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  1. #1
    SitePoint Guru risoknop's Avatar
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    Form validation in configuration files?

    Hello. I like to store the form validation details in flat files. I am having a little dilemma though.

    I am trying to come up with some simple and easy to understand syntax for use in the config files.

    So far, I am using something like this:

    Code:
    username:
        minlength  = 3
        maxlength  = 255
        type       = 
    password:
        minlength  = 3
        maxlength  = 255
        type       = 
    passwordAgain:
        minlength  = 3
        maxlength  = 255
        type       = 
        match      = password
    email:
        minlength  = 3
        maxlength  = 255
        type       = email
    emailAgain:
        minlength  = 3
        maxlength  = 255
        type       = email
        match      = email
    birthdate:
        type       = date
    Do you think this is good approach. If not, how would you do it?

    The lines without indentation are fieldnames and the lines with indentation are attributes and values of the fieldname. So for example:

    Code:
    email:
        minlength  = 3
        maxlength  = 255
        type       = email
    Says that $_POST['email'] field submitted from form should be between 3 and 255 characters long and its type should be email.

    Then, in PHP code, it would look like this:

    PHP Code:
    $form = new Form(); // initialize the validation class

    // validate the form submitted with $_POST['register'] button
    // this will return null if the form hasn't been submitted
    $isValid $form->validate('register');

    if (isset(
    $isValid))
    {
        if (
    $isValid)
        {
            
    // If the submitted data is all valid
        
    }


  2. #2
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    You could use json_encode()/json_decode() or something like spyc (google "spyc" for more info). These are something like de facto standards for config languages. Then again, there's always XML.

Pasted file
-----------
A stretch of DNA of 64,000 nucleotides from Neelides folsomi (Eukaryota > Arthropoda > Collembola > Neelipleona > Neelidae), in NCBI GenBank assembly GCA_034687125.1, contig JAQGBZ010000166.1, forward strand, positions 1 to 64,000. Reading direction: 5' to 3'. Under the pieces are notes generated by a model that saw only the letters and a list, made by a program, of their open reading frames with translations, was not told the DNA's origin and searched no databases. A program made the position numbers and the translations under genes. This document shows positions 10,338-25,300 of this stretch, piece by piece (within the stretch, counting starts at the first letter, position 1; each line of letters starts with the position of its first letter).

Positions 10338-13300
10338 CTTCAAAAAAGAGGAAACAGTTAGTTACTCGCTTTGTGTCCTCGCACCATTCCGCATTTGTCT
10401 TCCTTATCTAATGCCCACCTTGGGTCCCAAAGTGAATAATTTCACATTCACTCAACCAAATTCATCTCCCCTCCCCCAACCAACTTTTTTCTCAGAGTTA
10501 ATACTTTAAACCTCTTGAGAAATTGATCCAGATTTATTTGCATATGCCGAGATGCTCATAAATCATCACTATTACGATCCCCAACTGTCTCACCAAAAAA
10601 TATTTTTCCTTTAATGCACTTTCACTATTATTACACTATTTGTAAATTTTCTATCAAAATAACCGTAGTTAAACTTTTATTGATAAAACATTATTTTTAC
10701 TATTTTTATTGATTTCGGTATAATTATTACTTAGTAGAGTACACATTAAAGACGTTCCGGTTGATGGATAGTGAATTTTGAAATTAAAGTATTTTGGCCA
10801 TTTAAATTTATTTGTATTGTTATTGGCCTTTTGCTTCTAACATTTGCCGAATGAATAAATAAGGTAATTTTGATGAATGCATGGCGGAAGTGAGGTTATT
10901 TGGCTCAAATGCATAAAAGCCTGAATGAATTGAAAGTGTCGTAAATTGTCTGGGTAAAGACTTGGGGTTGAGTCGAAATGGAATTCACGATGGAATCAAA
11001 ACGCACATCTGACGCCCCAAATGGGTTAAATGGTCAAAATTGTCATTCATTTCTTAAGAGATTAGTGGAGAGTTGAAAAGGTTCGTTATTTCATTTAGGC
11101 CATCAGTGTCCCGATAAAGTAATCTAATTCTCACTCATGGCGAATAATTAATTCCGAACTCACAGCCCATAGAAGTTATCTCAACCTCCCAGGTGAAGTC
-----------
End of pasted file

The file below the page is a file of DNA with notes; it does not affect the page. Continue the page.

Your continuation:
To be honest though, I'd rather configure everything using PHP code. First, there's no translation step, so it's faster. Second, if you use a decent IDE, you can take advantage of the autocomplete features. This comes in handy when you have options that vary, especially if you're working as part of a team, since the options present themselves rather than having to be looked up somewhere.

  3. #3
    SitePoint Addict Mastodont's Avatar
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    I think that form validation is only one kind of data validation. You should describe all characteristics in data dictionary and use it not only for validation, but for SQL generating, backups and so on.

    Kenneth Downs wrote a few good articles about this topic with examples in YAML:
    data dictionary - http://database-programmer.blogspot....ictionary.html
    all articles - http://database-programmer.blogspot....-contents.html

  4. #4
    SitePoint Guru risoknop's Avatar
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    Quote Originally Posted by Mastodont View Post
    I think that form validation is only one kind of data validation. You should describe all characteristics in data dictionary and use it not only for validation, but for SQL generating, backups and so on.

    Kenneth Downs wrote a few good articles about this topic with examples in YAML:
    data dictionary - http://database-programmer.blogspot....ictionary.html
    all articles - http://database-programmer.blogspot....-contents.html
    Well that is a bit impractical don't you think? I would have to change the data dictionary at each website with different database structure.

    I am looking just for something simple and portable for forms that could work without making any changes to it everywhere.

  5. #5
    SitePoint Addict Mastodont's Avatar
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    If you prefer more schemas for one database, go on.

    I would have to change the data dictionary at each website with different database structure.